Background: Myeloid activation contributes to cognitive impairment in chronic human immunodeficiency virus (HIV) infection. We explored whether combination antiretroviral therapy (cART) initiation during acute HIV infection impacts CD163 shedding, a myeloid activation marker, and in turn, implications on the central nervous system (CNS).
Methods: We measured soluble CD163 (sCD163) levels in plasma and cerebrospinal fluid (CSF) by enzyme-linked immunosorbent assay in Thais who initiated cART during acute HIV infection (Fiebig stages I-IV). Examination of CNS involvement included neuropsychological testing and analysis of brain metabolites by magnetic resonance spectroscopy. Chronic HIV-infected or uninfected Thais served as controls.
Results: We examined 51 adults with acute HIV infection (Fiebig stages I-III; male sex, >90%; age, 31 years). sCD163 levels before and after cART in Fiebig stage I/II were comparable to those in uninfected controls (plasma levels, 97.9 and 93.6 ng/mL, respectively, vs 99.5 ng/mL; CSF levels, 6.7 and 6.4 ng/mL, respectively, vs 7.1 ng/mL). In Fiebig stage III, sCD163 levels were elevated before cART as compared to those in uninfected controls (plasma levels, 135 ng/mL; CSF levels, 10 ng/mL; P < .01 for both comparisons) before normalization after cART (plasma levels, 90.1 ng/mL; CSF levels, 6.5 ng/mL). Before cART, higher sCD163 levels during Fiebig stage III correlated with poor CNS measures (eg, decreased N-acetylaspartate levels), but paradoxically, during Fiebig stage I/II, this association was linked with favorable CNS outcomes (eg, higher neuropsychological test scores). After cART initiation, higher sCD163 levels during Fiebig stage III were associated with negative CNS indices (eg, worse neuropsychological test scores).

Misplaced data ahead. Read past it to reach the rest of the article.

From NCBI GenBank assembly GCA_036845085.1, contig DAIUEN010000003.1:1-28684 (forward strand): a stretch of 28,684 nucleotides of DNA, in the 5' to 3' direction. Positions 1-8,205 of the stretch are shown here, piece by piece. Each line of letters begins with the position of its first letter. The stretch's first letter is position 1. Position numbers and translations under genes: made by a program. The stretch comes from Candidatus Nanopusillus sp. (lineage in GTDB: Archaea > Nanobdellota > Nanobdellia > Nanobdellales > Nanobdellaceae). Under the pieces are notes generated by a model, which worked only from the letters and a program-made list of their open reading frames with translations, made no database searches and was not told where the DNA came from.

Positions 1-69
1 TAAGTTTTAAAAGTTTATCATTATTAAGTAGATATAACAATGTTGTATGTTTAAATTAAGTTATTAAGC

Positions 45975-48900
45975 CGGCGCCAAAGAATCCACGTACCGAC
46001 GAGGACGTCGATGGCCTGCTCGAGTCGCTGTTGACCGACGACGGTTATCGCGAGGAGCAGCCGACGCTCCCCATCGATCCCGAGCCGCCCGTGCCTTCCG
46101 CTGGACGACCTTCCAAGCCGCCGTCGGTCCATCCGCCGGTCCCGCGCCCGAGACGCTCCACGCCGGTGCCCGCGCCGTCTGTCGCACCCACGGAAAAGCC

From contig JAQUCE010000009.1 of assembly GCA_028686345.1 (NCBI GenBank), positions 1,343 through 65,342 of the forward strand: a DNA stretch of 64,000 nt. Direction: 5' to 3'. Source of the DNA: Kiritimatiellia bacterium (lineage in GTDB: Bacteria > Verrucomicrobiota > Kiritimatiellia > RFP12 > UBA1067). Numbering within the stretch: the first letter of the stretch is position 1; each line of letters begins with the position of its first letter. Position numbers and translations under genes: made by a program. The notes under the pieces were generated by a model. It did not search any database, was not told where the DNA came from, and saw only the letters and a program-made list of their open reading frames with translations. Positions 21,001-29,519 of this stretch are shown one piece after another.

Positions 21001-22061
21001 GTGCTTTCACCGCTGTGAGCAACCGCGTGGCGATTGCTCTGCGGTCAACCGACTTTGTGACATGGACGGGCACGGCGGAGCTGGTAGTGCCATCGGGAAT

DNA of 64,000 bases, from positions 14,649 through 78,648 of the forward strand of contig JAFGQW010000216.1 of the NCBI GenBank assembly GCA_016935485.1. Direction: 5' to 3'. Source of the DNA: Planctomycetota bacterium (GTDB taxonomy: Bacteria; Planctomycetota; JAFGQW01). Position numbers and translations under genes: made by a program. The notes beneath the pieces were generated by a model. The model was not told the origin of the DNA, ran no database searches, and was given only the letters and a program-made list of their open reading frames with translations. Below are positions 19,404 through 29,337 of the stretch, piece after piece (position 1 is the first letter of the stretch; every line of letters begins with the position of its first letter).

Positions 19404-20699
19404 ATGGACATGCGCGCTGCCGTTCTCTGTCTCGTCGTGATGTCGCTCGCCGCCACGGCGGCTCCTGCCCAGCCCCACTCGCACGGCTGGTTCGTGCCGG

Conclusion: Initiation of cART early during acute HIV infection (ie, during Fiebig stage I/II) may decrease inflammation, preventing shedding of CD163, which in turn might lower the risk of brain injury.